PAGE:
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One thing I found with having a very involved discussion with a gentleman on these forums is that when it came to the abdication of Edward VIII, it wasn't taken lightly nor was it a couple of phone calls here and there and sharing of opinions and ideas. It was a first for the monarchy of the UK and everyone involved, The Royal Family, the courtiers and statesmen and the members of Parliament and was very much a back and forth and an urge to get it done and get it done right and pretty much written in stone.

I went back and found some of the documents that have been archived from that time that shows the length and breadth of the different issues that had to be addressed to show just how involved it all was. Some serious stuff here.

The drafting of the letters patent of 1937

Royal Styles and Titles of Great Britain: Documents
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  #1246  
Old 08-09-2016, 10:56 AM
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Of course it was. It was a crisis beyond anything that had been happening in the RF for centuries. Had Ed not ben such a terribly "soul-less" selfish man, perhaps a morganatic marriage might have been a way of working it out, but he was.. and Mrs S was little better.
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  #1247  
Old 08-09-2016, 11:18 AM
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All in all though, I think it all worked out for the best. David was not the kind of person that was really given to duty to crown and country but more of a man that saw things the way he wanted them and wouldn't give an inch. In my eyes, he was kind of a narcissist personality. In the long run, the UK was much better off with the solidarity that King George VI and Queen Elizabeth gave the nation during WWII.

David and Wallis then were free to go and live their lives the way they wanted it to be and lived happily (for the most part) ever after.
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  #1248  
Old 08-09-2016, 01:06 PM
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Originally Posted by Denville View Post
Of course it was. It was a crisis beyond anything that had been happening in the RF for centuries. Had Ed not ben such a terribly "soul-less" selfish man, perhaps a morganatic marriage might have been a way of working it out, but he was.. and Mrs S was little better.
You use term morganatic marriage but there is no any such legal understanding in British law. The marriage of the Duke of York to a Scottish Earl's daughter would have been considered morganatic in some German Houses but there is simply no such rule in the UK.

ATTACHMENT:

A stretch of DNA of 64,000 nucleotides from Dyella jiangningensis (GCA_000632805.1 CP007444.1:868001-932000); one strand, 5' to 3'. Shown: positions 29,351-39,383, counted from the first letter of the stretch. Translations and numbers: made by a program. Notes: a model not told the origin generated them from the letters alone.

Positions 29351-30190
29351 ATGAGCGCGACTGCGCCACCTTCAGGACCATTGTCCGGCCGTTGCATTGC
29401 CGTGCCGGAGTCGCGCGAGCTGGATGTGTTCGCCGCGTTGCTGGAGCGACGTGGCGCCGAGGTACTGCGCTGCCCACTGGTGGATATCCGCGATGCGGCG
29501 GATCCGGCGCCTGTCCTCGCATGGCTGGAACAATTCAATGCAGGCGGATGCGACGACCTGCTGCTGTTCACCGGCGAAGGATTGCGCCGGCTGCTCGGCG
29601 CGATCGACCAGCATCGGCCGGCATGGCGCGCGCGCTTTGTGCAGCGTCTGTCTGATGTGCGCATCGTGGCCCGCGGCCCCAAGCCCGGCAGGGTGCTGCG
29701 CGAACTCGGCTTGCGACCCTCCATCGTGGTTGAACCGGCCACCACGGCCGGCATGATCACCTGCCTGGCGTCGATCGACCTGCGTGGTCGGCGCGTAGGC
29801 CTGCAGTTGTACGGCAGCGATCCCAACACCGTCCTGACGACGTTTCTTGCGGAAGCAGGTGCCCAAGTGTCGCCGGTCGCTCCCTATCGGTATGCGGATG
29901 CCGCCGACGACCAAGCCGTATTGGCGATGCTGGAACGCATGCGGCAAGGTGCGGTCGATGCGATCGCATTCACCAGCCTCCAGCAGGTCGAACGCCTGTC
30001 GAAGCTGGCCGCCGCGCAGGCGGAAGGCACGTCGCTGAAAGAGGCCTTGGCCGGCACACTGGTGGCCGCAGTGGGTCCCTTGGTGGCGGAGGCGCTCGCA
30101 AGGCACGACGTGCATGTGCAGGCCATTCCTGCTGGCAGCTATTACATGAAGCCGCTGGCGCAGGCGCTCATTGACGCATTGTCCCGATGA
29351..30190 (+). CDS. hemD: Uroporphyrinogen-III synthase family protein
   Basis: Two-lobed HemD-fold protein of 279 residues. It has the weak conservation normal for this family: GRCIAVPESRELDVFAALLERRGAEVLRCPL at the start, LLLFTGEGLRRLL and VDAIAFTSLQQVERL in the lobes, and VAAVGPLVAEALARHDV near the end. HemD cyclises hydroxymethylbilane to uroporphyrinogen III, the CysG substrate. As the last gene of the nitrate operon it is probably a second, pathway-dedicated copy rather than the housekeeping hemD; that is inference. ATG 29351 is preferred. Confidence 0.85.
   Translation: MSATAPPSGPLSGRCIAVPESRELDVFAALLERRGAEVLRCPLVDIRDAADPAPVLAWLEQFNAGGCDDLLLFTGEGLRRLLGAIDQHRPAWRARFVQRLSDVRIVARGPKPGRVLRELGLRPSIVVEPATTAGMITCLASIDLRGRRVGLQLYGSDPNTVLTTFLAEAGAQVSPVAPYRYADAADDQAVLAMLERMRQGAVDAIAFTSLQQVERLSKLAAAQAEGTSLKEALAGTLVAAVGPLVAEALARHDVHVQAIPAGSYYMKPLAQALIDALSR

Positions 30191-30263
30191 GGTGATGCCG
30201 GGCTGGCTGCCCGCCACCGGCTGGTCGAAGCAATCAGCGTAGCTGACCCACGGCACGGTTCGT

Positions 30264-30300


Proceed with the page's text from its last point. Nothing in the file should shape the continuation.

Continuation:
The problem here mainly was the King engaging into a marriage with a person whom has been married before to other men, not the fact that she was of unequal standing. Was Wallis an unmarried lady without history, she could have been consort to Edward VIII indeed.

80 years later two future Kings are married to commoners, one of these a divorcée with children out of her previous marriage. Whatever all objections were, never that the partners were not equal, as this was and is simply no requirement in the UK.
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  #1249  
Old 08-09-2016, 11:33 PM
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Originally Posted by Osipi View Post
All in all though, I think it all worked out for the best. David was not the kind of person that was really given to duty to crown and country but more of a man that saw things the way he wanted them and wouldn't give an inch. In my eyes, he was kind of a narcissist personality. In the long run, the UK was much better off with the solidarity that King George VI and Queen Elizabeth gave the nation during WWII.

David and Wallis then were free to go and live their lives the way they wanted it to be and lived happily (for the most part) ever after.
In that sense yes, it was the best thing. He was "lacking" in something, as other people put it, the sort of thing one tends to call "a soul".. I suppose a conscience might not be quite the right word...
I meant that if he had just wanted to Marry Wallis and the main objection to her was her 2 previous marriages (even though that was a big and serious objection at the time), and if he had been more conciliatory, I think that maybe marriage to her, with a firm undertaking that she would not take part In public life, (I think the question of children was moot) and that she would have a lesser title, might have satisfed the public and the establishment.
But he was increasingly unwilling to do his job as King.. not just in terms of making a marriage to a suitable lady, but also in slacking at his work, and being irresponsible with the way of leaving papers out and being careless about how he talked and who he talked to...
and I think that because of this the RF and politicos were getting worried about him and he seemed more unstable, in the year or so he was king..and also his chosen bride was selfish and careless too, and had little understanding of English life or the role of a King..
So All in all, the crisis, while terrible for the RF and stressful for the government at the time, began to look like a heaven sent opportunity to get rid of him..